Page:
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Gilbert v Stone (1648), 82 ER 539 (KB)


Case about bullies. Defendant was threatened with injury if he didn’t go onto land and steal plaintiff’s horse. D charged with trespass; but D claims duress.


Is duress a defence to trespass?


Duress is an irrelevant motive in intentional torts. It is therefore not a defence to trespass, particularly if allowing the defence would deny relief to the plaintiff.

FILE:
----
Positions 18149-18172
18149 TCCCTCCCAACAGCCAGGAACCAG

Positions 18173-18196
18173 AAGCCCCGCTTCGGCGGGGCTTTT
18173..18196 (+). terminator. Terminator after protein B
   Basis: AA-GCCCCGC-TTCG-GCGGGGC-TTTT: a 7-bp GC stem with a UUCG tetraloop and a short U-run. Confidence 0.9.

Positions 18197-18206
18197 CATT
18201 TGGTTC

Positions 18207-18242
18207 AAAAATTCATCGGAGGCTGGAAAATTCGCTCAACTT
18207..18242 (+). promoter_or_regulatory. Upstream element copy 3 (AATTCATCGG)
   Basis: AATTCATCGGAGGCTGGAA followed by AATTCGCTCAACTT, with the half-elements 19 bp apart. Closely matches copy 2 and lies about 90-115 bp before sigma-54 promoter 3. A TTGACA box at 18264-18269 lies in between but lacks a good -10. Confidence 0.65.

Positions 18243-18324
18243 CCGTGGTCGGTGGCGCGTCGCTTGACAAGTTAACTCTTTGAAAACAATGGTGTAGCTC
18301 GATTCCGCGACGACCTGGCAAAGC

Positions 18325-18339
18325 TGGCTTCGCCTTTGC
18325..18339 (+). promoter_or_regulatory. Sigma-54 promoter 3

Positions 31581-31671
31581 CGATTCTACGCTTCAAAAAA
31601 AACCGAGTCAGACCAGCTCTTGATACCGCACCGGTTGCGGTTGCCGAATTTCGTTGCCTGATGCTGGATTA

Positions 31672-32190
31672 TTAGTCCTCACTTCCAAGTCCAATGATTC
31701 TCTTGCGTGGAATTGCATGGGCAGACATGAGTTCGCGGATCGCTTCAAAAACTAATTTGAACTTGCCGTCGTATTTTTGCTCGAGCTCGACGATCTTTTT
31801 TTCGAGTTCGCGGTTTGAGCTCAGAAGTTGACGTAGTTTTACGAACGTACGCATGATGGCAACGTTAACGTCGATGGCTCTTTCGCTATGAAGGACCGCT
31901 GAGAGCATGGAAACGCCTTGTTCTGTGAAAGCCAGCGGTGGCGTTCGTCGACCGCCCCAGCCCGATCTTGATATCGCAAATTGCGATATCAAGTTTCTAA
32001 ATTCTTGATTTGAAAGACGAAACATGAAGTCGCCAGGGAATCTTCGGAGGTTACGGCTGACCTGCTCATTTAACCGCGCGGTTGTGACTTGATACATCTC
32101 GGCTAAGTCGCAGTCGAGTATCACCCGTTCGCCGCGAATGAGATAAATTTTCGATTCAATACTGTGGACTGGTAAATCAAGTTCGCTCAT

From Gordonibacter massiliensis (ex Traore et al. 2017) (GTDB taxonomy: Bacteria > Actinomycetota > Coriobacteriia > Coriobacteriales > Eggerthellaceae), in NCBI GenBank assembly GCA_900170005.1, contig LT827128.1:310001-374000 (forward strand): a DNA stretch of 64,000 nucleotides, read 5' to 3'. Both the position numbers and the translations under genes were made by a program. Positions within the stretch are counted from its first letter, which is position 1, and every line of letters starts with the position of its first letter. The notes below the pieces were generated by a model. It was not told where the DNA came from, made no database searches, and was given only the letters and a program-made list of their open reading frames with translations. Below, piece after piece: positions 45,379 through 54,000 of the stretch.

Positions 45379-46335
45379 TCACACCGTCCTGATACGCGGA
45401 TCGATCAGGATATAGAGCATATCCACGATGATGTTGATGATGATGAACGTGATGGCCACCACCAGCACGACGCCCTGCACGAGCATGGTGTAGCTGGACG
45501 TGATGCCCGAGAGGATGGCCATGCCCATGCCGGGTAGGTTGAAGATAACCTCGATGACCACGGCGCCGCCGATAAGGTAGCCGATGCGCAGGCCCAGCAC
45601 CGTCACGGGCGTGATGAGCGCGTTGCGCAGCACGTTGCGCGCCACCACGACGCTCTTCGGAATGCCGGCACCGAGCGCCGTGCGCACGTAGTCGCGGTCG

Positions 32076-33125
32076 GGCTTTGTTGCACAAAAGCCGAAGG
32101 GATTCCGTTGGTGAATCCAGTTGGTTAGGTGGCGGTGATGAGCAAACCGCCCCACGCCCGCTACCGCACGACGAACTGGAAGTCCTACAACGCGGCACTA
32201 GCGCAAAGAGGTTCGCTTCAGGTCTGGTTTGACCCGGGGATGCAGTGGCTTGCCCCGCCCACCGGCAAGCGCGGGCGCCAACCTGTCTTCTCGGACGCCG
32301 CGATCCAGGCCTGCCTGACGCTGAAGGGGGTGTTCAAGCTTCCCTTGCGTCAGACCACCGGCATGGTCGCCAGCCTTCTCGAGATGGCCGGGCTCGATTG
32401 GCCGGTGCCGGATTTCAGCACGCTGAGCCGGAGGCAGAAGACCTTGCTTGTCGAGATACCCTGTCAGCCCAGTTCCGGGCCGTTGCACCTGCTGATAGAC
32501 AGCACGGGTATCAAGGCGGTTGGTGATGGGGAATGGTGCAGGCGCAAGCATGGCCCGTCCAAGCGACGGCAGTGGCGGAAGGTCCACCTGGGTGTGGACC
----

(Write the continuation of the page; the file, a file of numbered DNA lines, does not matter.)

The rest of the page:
Court rules that duress wasn’t a defence. Policy reasons: need to allow the plaintiff to get relief. Duress will not be a defence to trespass if allowing such a defence would deny adequate relief to the plaintiff. Motive can factor into defences and may be relevant in assessing damages. However, duress is not a relevant motive.

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